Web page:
Speaking of sewing (like those transitions?) I've signed up for 4 upcoming classes at my local quilt shop, which is a rarity for me.  The first, next week, is a class where each month they do a different fun and small project to teach new techniques.  We're doing fusible web applique, which I'm a star at, but it will be fun to work in a group setting and meet fun people.  Plus, the class is free!

Next I'm taking a "cat bag" class in May.  Remember those "garden patch cats?" An enterprising individual at our local shop figured out how to incorporate them as panels in tote bags.  AND since the local county is banning plastic bags, this class is also free, as a "public service."

Okay, now for classes that actually cost money!  I am taking two embellishment classes in June and July.  I am pretty excited for these because I don't know the first thing about embellishment, and I am really eager to learn!

So anyways, this post was clearly another form of procrastination, so I should get back to prepping those placemats now.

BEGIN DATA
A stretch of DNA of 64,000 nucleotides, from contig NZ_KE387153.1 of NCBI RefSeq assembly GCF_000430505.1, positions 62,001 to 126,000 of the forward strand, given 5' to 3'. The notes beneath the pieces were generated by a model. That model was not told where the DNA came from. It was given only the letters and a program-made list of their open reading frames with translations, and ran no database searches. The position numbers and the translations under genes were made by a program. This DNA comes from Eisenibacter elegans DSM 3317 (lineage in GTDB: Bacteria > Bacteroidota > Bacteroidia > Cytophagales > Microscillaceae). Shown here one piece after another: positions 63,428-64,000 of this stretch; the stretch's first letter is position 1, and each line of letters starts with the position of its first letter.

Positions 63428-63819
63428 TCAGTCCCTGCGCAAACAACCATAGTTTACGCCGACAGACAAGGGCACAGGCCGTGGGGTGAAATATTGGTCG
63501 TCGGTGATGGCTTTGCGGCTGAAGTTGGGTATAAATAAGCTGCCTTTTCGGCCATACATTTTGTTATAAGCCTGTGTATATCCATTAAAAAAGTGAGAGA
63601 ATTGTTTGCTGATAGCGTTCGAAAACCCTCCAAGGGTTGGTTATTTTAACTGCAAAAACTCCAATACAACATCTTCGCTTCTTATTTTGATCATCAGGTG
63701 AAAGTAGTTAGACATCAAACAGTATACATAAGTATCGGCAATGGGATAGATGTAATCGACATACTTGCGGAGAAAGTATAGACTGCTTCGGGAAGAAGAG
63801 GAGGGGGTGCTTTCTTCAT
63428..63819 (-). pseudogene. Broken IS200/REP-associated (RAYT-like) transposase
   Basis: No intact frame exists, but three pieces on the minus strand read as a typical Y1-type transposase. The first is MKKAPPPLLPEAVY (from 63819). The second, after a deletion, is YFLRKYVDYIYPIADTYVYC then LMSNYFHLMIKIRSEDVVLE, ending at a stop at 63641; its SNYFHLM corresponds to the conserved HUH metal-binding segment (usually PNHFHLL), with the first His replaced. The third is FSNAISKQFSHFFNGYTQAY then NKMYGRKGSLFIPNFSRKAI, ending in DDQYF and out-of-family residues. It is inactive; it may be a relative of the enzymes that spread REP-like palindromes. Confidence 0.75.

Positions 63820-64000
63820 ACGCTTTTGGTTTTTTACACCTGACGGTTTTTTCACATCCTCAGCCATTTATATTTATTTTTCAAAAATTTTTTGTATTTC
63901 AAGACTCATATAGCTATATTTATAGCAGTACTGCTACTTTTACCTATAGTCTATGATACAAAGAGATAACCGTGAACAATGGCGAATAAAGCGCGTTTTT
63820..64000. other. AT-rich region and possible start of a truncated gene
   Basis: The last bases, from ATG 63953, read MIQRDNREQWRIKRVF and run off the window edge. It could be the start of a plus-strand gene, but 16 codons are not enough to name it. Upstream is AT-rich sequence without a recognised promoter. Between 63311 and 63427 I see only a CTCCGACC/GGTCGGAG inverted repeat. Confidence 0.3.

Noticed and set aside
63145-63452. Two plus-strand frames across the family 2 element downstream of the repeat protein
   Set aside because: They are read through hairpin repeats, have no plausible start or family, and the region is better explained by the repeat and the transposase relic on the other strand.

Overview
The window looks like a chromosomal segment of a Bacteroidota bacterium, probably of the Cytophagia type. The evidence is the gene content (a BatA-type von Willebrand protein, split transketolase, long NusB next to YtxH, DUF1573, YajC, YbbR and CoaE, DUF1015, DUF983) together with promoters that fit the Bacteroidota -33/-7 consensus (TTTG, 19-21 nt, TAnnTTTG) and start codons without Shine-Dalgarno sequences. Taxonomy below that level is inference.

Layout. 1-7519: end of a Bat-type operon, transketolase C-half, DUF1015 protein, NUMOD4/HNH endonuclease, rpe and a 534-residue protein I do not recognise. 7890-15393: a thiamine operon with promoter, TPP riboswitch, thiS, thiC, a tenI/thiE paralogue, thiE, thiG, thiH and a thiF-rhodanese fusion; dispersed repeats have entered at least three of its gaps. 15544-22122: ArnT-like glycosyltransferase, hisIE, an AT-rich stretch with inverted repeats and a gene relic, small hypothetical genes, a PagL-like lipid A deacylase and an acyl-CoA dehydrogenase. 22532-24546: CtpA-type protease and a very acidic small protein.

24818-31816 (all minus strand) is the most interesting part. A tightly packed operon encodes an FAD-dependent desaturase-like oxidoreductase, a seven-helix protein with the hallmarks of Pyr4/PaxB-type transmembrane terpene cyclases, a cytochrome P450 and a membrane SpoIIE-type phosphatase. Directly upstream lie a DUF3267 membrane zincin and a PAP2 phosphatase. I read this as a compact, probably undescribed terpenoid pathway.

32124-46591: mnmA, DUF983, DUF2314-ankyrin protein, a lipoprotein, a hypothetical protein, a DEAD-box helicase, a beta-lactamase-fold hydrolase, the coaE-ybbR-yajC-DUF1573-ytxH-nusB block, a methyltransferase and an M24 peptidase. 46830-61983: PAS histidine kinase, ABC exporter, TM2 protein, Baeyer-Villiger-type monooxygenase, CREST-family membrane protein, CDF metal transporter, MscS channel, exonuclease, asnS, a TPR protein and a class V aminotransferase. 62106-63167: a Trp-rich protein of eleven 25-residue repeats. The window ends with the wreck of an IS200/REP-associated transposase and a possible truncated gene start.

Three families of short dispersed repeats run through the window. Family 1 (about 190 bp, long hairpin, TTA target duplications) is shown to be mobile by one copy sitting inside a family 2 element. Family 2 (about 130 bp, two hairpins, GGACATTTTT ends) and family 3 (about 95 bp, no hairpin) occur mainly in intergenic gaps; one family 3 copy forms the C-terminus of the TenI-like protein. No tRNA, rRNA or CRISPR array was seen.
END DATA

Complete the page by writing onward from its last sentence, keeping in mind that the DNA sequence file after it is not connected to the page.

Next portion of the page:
Sunday, April 15, 2012

Batting Trouble - Advice Needed

Well fudge.  I was ironing my backing while it was laid out on top of the batting.  I did this because I have a teeny tiny ironing board so it's way easier to just lie the quilt onto the floor for ironing, and the batting under it provides a nice surface.

Well, after I was done ironing I realized the batting was suspiciously compact, especially along one line where I was ironing a seam.  I double-checked the instructions and sure enough, "do not use hot iron or steam."  Shoot!  It's Dream Puff, 100% polyester.

What should I do?  It is it worth using it? Will it puff back up?  And how the heck are you supposed to get out the folds and wrinkles with no ironing? I get that you don't normally iron batting directly, but I always iron my quilts.  I could always chop this batting up for other projects and get a new one.  Does this always happen with polyester?  Aaack!

UPDATE:  Yeah, so I totally ruined that batting.  Now the question is, do I try polyester again and just don't iron anywhere near it, or should I do something else like wool or cotton?  I still don't get how the batting won't melt when you're ironing the finished quilt if I use polyester.

Thursday, April 12, 2012

April FMQ Challenge